transkingdom RNAi

Marina Biotech said this week that it has regained the rights to the use of its transkingdom RNAi technology for agriculture and veterinary applications.

CEQ508 is based on Cequent Pharmaceuticals' so-called transkingdom RNAi technology, and is designed to inhibit the oncogene beta-catenin, which is expected to prevent new polyp formation associated with the disease.

The patent applications, entitled "Compositions for Bacterial-Mediated Gene Silencing and Methods Using the Same," relate to Cequent's so-called transkingdom RNAi technology, which involves using attenuated Escherichia coli to transcribe therapeutic shRNAs.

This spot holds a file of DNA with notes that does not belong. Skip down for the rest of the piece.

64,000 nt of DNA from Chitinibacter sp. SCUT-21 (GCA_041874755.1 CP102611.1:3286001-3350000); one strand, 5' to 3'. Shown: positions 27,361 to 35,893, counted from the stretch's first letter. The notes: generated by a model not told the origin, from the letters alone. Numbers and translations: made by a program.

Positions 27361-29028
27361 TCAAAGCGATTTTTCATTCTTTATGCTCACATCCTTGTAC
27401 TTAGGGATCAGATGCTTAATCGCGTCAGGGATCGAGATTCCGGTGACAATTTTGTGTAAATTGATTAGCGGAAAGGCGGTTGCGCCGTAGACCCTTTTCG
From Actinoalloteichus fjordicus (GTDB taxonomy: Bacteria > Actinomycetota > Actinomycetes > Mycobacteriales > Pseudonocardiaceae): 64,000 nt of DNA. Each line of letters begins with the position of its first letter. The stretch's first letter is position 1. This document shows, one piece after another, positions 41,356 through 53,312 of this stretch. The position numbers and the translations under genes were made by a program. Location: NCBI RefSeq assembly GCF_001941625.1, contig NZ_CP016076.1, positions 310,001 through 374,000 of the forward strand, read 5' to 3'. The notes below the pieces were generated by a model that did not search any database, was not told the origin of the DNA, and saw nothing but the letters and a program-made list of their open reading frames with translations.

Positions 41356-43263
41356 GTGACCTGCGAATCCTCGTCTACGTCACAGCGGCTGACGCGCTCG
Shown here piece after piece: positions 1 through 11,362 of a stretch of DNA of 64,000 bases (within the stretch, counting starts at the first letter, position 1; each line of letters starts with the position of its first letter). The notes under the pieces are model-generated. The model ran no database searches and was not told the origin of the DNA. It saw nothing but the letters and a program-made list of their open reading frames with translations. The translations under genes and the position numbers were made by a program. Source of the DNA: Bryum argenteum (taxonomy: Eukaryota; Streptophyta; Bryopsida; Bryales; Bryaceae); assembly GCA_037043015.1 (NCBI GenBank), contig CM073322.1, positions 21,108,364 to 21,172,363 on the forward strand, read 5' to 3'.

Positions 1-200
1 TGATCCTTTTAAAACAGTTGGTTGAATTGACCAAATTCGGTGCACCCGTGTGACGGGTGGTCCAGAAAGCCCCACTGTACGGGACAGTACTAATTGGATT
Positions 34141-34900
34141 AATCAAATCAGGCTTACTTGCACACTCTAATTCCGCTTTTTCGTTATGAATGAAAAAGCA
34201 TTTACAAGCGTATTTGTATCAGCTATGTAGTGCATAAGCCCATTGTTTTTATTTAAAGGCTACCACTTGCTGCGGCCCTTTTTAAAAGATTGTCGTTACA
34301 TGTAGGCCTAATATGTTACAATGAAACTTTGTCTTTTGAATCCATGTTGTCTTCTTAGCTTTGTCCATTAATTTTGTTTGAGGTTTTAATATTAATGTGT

The company said the toxicology work, which is being conducted in non-human primates, will lay the groundwork for a phase II study to begin in 2011.

"We believe [the FAP drug] is a product that the combined company could commercialize with a small specialty sales force [with] minimal sales and marketing infrastructure," MDRNA's President and CEO Michael French said this week.

The company also remains on track with its more advanced familial adenomatous polyposis drug and plans to file within the next two weeks an investigational new drug application to begin testing the therapy in humans.

Sometimes genetic tests give inconclusive results and provide little reassurance to patients, the Associated Press reports.

Vox wonders whether gene-editing crops will be viewed similarly as genetically modified organisms of if people will give them a try.

In Science this week: research regulation and reporting requirement reform, and more.

With H3Africa, Charles Rotimi has been working to bolster the representation of African participants and African researchers in genomics, Newsweek reports.